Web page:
The father stood off to the side of the picture, like he stood off to the side of the family, like he stood off to the side of life, always looking for a way to escape into the margins, where there was breathing room, where he could tell stories and crack jokes without receiving dirty looks from his wife.
It was true. He was the head of the household in an Old Order Mennonite church, but he was also a Stoltzfus, while his wife was a Wegner, which meant that he had married way up. He had reached for the stars and grappled and brought down the very light of heaven—and then forced her to reside in a much smaller house, on a much smaller farm, with a surname that could never live up to the glory of Wegner.
He did not regret it, simply because he was not the type of person to regret anything. And because he loved his wife. But he also doubted that he would ever stop paying for his insubordination, for the pride that had caused him to reach above his station—in obligations, in expectations, in a rigid and driven life that he had never anticipated or wanted.
He had guessed, but he had not entirely known—at least not until it had happened, that his wife would never stop being a Wegner, not when she entered his house or his bed or his kitchen. His children (all nine of them now!) had Wegner blood. And Wegner blood did not falter. It did not fail. It did not accept half measures. It did not compromise. It did not cut corners when it came to brown shoes or collared suits. It did not miss Sunday services. It did not tell frivolous jokes or spend long hours tossing horseshoes in the late afternoon sun.
He did his best to make his wife happy, by setting schedules and enforcing rules, by barking out orders and spanking the kids when they strayed too far. But his heart was not in it, and she had sensed immediately his lack of mettle. Not that she ever challenged him. Mennonite women simply did not confront Mennonite men. But still, it was there. Always lurking beneath the surface. That phantom desire for him to be different. That deep and abiding disappointment with his good-natured softness and warm-hearted cheer.
And so, when the camera snapped in Lancaster Pennsylvania, on that cool fall morning in 1965, the father stood off to the side, smiling apologetically, like he had just told a joke and been chided for it.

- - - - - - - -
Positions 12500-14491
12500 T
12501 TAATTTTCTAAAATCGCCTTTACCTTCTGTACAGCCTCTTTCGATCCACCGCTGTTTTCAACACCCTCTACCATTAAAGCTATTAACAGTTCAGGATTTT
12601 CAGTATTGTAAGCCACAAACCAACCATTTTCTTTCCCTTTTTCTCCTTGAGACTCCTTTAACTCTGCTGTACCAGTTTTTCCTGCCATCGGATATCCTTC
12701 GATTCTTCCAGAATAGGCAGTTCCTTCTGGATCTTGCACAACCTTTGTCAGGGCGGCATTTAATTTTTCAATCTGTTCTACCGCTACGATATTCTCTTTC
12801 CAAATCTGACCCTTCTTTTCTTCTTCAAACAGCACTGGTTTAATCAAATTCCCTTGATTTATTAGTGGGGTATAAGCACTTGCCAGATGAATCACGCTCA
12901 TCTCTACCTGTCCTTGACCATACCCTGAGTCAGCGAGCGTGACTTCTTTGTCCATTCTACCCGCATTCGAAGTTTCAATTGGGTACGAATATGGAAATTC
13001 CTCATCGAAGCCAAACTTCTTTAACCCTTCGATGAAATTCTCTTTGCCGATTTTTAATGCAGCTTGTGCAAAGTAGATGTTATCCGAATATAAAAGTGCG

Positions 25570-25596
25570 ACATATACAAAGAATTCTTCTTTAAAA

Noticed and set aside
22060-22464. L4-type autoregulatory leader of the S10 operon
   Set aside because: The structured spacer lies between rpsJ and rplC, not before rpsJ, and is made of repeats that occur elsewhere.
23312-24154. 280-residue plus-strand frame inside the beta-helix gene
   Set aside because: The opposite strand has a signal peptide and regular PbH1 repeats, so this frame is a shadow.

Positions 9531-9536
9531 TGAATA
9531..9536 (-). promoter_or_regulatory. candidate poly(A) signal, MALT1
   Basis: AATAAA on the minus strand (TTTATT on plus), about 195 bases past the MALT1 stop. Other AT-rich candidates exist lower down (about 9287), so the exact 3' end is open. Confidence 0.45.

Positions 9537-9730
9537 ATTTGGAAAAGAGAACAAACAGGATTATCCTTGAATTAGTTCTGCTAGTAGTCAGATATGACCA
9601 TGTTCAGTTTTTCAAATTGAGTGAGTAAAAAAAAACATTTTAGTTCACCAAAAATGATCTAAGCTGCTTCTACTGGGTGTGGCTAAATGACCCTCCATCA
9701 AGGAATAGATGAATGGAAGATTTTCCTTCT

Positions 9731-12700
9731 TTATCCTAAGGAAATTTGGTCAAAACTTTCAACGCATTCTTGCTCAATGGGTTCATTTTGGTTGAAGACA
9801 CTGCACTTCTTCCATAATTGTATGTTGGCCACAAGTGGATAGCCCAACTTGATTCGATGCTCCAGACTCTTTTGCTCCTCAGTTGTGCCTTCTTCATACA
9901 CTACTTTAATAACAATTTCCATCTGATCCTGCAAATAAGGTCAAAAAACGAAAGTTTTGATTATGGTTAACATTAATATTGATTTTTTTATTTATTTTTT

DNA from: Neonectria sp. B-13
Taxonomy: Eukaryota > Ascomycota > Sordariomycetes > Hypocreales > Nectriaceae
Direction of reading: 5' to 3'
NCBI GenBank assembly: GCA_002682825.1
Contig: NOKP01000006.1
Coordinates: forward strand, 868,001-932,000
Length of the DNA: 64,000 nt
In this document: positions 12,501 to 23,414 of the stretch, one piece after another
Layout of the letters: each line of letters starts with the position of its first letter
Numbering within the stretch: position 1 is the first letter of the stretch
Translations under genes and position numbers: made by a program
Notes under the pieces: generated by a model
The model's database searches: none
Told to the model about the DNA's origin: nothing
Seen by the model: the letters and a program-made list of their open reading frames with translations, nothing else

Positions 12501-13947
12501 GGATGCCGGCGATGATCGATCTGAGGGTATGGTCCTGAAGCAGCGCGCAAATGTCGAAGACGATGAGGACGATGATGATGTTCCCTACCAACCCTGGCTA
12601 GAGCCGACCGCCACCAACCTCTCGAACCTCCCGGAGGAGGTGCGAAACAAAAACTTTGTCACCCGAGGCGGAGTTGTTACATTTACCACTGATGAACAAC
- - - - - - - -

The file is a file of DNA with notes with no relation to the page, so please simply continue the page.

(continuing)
The Oldest Child
The oldest son stood very tall in the picture, upright and erect in his plain black suit, with its Nehru-style collar and its sack-like frumpiness. He held his head high, so that all the other children would know he had done his duty and would follow suit, and not give their mother any grief. Any more grief. She already had more than enough to worry about with the second child running his mouth and embarrassing her in front of the congregation.
He had always done exactly as his mother asked. He had built his life within the guidelines of his mother’s rules and expectations, and she had rewarded him with extra responsibilities and limited praise.
He was always the first to the barn in the morning, before sunrise, milking the cows, emptying feed into the shallow troughs, pitching fragrant hay across the concrete floor to soak up yesterday’s mess. He was always the one on duty after breakfast, readying his younger brothers and sisters for school or church, combing their hair and buttoning their collared shirts.
He was the first of nine, and he was determined to blaze a trail—perfectly, precisely—for all the others to follow: grade school, high school, farm work, then marriage and children. And he had never wavered. He met every milestone his mother set before him with the same unflinching precision.
All his movements were efficient, with no waste or passion hindering his forward progression. He read like he plowed like he milked like he drove like he wrote like he talked—with no fluctuation, with no spikes or peaks or deviations.